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Comparing Salem Possessed by Paul Boyer, The Story of the Salem Witch Trials by Bryan Le Beau, and Devil in the Shape of a Woman by Carol Karlsen

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Comparing "Salem Possessed" by Paul Boyer and Stephen Nissenbaum, "The Story of the Salem Witch Trials" by Bryan Le Beau, and "The Devil in the Shape of a Woman" by Carol Karlsen

The Salem Witch Trials of 1692 spread just about as fast as the Black Plague. This epidemic caused chaos among neighbors in a community. The chronology of events describes an awful time for colonists from June 10th to September 22nd of that year. The books "Salem Possessed" by Paul Boyer and Stephen Nissenbaum, "The Story of the Salem Witch Trials" by Bryan Le Beau, and "The Devil in the Shape of a Woman" by Carol Karlsen all describe these events and provide varying explanations for the epidemic that plagued Salem Village. This review will look at the facts that surrounded the trials and then using those facts will look at the cause stated in each book for the hysteria to compare and contrast with one another.

The trials themselves began following an instance involving Betty Parris, Abigail Williams, and Ann Putnam, 3 young girls in the village. (Dufour, 248) The girls were caught performing fortune-telling rituals in the woods outside the village. The claimed at the time that they were trying to find information on the type of man that would be most suitable for them to marry. Soon after this event the girls began to experience hysterical type fits. These fits prompted Reverend Samuel Parris, the father of Betty Parris, to call on authorities to find an explanation for the fits. The explanation they found was very simple: witchcraft.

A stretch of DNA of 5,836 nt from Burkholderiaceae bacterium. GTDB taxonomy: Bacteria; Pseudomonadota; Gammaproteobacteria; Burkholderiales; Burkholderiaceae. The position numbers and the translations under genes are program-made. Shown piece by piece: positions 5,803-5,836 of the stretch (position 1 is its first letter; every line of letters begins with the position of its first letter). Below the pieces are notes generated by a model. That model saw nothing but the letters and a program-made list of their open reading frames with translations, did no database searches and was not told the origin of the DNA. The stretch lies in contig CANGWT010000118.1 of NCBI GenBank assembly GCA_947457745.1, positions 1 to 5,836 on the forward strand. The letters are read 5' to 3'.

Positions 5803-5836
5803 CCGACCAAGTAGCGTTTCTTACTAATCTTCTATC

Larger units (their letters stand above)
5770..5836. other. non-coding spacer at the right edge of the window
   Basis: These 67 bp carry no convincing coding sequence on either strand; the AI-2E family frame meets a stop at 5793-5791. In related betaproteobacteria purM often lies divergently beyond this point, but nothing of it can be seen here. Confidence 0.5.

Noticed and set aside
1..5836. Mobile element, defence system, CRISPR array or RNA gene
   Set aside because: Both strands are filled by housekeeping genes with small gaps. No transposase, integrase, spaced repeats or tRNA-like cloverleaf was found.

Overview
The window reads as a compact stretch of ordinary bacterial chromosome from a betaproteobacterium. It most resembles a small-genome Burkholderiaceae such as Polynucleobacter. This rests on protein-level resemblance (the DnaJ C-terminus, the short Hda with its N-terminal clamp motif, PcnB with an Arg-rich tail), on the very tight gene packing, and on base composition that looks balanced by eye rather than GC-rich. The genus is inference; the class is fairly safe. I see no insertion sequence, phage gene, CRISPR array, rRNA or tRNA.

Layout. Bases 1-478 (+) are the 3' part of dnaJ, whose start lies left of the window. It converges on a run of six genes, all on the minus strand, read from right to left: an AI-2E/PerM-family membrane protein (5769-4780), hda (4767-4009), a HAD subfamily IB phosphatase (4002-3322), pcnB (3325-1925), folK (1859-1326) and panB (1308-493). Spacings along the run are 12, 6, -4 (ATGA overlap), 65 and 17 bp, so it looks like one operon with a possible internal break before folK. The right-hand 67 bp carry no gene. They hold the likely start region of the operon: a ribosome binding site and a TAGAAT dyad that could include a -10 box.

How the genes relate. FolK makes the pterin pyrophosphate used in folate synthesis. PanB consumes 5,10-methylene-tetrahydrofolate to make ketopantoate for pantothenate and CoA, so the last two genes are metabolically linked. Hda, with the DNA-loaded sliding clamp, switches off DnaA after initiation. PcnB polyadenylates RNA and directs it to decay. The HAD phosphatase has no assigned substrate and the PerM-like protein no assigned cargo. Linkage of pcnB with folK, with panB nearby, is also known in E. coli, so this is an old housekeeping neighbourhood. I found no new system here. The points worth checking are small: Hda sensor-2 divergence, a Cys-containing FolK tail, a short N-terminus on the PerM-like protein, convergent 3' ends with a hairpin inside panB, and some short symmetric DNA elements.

As the months went on more girls began to experience the same sort of events. It was only after intense questioning that the girls revealed the names of those afflicting them: Sarah Osborne, Sarah Good...


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... arguments and sufficient evidence to back it up. The remaining problem lies in the fact that there are no survivors to tell the accurate and unbiased story, if such a story exists. In 1692 Salem Village got its "15 minutes of fame" and proved to people the extents humans will go to for the sake of conflict and religion. It should teach a lesson every human being needs to learn, the smallest incident can lead to hysteria of epidemic proportions.

BIBLIOGRAPHY

Boyer, Paul, and Stephen Nissenbaum. Salem Possessed. Cambridge, MA: Harvard University Press, 1974.

Dufour, Ronald P. Colonial America. Minneapolis, MN: West Publishing Company, 1994.

Karlsen, Carol F. The Devil in the Shape of a Woman: Witchcraft in Colonial America. New York: W.W.Norton & Co., 1987.

Le Beau, Bryan F. The Story of the Salem Witch Trials. New Jersey: Prentice Hall, 1998.


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